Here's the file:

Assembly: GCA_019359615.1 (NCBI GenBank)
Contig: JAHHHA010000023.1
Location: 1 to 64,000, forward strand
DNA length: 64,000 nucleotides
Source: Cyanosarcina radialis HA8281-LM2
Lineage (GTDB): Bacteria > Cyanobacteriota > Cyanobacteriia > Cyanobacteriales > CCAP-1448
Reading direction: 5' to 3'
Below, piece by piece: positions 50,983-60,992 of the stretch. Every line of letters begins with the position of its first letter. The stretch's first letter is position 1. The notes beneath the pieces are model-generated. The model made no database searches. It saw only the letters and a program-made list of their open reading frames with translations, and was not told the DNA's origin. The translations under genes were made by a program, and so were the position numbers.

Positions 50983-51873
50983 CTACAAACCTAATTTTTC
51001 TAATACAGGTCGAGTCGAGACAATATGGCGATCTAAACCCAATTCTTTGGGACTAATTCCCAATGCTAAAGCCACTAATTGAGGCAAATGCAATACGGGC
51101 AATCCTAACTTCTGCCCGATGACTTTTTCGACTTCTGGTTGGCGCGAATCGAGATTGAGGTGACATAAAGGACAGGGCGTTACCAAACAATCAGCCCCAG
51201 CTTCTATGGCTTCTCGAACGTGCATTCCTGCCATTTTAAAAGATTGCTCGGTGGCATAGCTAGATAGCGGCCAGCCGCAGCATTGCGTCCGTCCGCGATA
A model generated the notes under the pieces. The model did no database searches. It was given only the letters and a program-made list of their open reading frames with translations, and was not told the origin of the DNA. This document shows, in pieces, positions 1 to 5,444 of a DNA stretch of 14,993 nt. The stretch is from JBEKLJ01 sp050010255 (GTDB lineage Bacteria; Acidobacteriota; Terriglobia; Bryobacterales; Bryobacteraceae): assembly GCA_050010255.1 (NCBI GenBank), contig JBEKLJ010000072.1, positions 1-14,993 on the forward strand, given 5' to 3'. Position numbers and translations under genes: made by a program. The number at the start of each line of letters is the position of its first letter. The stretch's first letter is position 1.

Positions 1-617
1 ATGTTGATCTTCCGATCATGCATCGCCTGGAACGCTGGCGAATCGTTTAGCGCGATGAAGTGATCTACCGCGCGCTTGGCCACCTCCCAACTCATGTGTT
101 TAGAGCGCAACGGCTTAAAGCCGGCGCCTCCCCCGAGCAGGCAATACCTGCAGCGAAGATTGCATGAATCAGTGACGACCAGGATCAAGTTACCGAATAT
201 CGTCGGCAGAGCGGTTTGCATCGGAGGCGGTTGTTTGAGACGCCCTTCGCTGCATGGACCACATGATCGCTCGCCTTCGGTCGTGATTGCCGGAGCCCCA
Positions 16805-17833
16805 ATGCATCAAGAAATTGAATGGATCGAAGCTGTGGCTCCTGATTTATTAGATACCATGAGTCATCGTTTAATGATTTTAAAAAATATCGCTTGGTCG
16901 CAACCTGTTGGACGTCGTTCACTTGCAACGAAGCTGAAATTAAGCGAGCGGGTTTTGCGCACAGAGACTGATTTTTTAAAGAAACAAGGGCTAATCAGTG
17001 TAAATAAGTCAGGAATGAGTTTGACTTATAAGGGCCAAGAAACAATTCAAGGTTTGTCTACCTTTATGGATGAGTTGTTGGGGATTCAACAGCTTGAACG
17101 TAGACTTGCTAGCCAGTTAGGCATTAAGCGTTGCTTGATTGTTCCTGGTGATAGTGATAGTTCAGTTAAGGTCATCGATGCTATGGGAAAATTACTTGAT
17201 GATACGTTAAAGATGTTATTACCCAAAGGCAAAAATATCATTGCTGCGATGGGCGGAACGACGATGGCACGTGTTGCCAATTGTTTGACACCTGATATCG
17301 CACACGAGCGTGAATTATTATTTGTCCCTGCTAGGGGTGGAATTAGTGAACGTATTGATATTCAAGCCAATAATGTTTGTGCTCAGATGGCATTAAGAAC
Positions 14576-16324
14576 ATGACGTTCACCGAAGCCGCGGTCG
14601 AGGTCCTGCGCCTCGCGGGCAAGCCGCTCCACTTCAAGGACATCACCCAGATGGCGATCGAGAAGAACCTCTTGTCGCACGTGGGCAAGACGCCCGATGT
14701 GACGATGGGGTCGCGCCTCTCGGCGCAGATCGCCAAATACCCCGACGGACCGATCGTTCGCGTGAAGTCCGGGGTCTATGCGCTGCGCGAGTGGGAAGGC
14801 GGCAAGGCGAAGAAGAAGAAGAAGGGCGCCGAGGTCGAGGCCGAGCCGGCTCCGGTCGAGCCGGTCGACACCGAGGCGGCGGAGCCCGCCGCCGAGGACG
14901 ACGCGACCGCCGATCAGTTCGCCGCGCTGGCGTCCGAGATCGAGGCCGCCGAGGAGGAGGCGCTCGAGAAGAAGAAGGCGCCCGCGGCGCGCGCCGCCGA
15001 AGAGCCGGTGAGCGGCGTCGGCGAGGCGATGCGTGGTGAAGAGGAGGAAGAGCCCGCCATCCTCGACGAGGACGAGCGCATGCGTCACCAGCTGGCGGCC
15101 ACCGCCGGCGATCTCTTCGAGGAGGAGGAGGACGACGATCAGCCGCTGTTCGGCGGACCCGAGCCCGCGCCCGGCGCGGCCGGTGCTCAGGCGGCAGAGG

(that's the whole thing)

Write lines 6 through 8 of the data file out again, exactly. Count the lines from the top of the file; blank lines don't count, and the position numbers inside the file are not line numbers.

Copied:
Lineage (GTDB): Bacteria > Cyanobacteriota > Cyanobacteriia > Cyanobacteriales > CCAP-1448
Reading direction: 5' to 3'
Below, piece by piece: positions 50,983-60,992 of the stretch. Every line of letters begins with the position of its first letter. The stretch's first letter is position 1. The notes beneath the pieces are model-generated. The model made no database searches. It saw only the letters and a program-made list of their open reading frames with translations, and was not told the DNA's origin. The translations under genes were made by a program, and so were the position numbers.